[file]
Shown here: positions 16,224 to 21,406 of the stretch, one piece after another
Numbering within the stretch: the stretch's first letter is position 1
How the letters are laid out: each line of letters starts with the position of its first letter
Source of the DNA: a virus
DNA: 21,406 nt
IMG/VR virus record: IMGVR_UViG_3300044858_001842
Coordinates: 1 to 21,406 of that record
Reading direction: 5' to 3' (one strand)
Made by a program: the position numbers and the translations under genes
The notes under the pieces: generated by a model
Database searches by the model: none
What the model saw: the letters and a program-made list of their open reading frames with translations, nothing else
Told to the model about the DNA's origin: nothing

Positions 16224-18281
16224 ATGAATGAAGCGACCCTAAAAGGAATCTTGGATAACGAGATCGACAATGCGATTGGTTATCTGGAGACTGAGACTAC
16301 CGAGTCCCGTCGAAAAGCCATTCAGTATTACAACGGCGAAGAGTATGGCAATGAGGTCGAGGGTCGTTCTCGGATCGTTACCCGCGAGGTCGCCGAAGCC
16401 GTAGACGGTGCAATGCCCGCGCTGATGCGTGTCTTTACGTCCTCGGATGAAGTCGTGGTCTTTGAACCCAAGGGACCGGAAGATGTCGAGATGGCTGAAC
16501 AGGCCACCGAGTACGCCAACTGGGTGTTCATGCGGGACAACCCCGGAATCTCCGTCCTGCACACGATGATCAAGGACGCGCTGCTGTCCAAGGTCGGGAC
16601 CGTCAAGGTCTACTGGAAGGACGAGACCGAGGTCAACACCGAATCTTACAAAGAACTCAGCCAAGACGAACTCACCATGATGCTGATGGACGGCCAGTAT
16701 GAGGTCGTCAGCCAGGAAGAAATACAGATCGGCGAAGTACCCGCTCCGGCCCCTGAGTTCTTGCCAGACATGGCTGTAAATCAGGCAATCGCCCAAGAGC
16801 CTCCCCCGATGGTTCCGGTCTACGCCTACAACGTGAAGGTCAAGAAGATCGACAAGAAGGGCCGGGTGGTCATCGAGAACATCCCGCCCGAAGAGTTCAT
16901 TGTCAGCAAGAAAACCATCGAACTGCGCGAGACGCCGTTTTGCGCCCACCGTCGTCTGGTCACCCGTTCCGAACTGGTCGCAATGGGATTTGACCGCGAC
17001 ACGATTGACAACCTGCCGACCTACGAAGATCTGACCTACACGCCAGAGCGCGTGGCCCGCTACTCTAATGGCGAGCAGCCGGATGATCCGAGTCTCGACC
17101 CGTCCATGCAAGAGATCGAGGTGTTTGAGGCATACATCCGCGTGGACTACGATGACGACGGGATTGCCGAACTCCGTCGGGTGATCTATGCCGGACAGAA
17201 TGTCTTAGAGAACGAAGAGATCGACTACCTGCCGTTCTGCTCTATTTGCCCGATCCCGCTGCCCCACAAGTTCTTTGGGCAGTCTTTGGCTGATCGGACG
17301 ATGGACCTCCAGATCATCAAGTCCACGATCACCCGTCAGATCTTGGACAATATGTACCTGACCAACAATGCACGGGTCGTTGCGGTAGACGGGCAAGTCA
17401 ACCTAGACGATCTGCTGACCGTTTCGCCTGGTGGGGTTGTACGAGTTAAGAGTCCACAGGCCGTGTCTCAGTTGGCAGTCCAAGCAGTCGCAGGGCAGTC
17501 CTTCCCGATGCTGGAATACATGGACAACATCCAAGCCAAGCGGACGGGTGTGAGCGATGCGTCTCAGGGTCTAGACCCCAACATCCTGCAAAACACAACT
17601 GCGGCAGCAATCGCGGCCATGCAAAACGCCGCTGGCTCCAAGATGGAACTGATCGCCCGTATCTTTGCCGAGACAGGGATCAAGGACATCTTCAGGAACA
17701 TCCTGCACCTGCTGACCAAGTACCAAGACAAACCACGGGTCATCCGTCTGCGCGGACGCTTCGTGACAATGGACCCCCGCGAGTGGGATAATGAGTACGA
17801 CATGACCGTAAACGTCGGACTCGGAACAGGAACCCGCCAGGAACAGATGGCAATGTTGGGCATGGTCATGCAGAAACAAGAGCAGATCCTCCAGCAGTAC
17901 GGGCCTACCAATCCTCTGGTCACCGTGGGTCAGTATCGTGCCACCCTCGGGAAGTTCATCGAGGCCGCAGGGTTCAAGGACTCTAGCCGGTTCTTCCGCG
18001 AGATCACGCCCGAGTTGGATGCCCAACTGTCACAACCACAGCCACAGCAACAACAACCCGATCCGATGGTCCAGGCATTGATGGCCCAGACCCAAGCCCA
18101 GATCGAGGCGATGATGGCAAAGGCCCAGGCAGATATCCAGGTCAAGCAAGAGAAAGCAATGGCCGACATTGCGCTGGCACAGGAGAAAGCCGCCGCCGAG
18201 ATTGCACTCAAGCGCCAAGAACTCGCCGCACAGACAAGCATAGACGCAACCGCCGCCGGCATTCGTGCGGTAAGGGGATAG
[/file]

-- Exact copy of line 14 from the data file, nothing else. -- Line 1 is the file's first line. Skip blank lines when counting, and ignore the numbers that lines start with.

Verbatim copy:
Positions 16224-18281